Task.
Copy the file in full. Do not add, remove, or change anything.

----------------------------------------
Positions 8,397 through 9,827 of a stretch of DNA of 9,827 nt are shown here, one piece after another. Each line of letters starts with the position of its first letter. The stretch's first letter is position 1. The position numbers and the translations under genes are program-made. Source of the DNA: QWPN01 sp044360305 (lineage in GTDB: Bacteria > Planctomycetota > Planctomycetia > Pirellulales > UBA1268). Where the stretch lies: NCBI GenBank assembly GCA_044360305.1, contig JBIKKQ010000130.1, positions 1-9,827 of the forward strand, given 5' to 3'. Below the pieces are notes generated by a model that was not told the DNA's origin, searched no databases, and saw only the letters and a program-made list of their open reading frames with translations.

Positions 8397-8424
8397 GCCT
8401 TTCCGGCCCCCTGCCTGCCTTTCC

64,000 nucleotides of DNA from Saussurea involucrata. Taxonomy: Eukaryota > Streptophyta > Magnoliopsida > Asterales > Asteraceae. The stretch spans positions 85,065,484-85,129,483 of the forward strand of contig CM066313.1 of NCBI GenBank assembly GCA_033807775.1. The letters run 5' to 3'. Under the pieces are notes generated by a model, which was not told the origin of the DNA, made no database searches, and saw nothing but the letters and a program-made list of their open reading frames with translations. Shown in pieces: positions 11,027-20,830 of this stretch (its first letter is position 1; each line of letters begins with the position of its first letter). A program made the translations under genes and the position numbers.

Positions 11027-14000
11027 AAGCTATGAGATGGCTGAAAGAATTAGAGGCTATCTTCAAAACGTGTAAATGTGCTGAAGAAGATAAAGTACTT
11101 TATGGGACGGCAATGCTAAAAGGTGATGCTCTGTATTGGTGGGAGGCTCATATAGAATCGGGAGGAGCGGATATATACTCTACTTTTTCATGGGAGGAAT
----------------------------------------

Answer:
Positions 8,397 through 9,827 of a stretch of DNA of 9,827 nt are shown here, one piece after another. Each line of letters starts with the position of its first letter. The stretch's first letter is position 1. The position numbers and the translations under genes are program-made. Source of the DNA: QWPN01 sp044360305 (lineage in GTDB: Bacteria > Planctomycetota > Planctomycetia > Pirellulales > UBA1268). Where the stretch lies: NCBI GenBank assembly GCA_044360305.1, contig JBIKKQ010000130.1, positions 1-9,827 of the forward strand, given 5' to 3'. Below the pieces are notes generated by a model that was not told the DNA's origin, searched no databases, and saw only the letters and a program-made list of their open reading frames with translations.

Positions 8397-8424
8397 GCCT
8401 TTCCGGCCCCCTGCCTGCCTTTCC

64,000 nucleotides of DNA from Saussurea involucrata. Taxonomy: Eukaryota > Streptophyta > Magnoliopsida > Asterales > Asteraceae. The stretch spans positions 85,065,484-85,129,483 of the forward strand of contig CM066313.1 of NCBI GenBank assembly GCA_033807775.1. The letters run 5' to 3'. Under the pieces are notes generated by a model, which was not told the origin of the DNA, made no database searches, and saw nothing but the letters and a program-made list of their open reading frames with translations. Shown in pieces: positions 11,027-20,830 of this stretch (its first letter is position 1; each line of letters begins with the position of its first letter). A program made the translations under genes and the position numbers.

Positions 11027-14000
11027 AAGCTATGAGATGGCTGAAAGAATTAGAGGCTATCTTCAAAACGTGTAAATGTGCTGAAGAAGATAAAGTACTT
11101 TATGGGACGGCAATGCTAAAAGGTGATGCTCTGTATTGGTGGGAGGCTCATATAGAATCGGGAGGAGCGGATATATACTCTACTTTTTCATGGGAGGAAT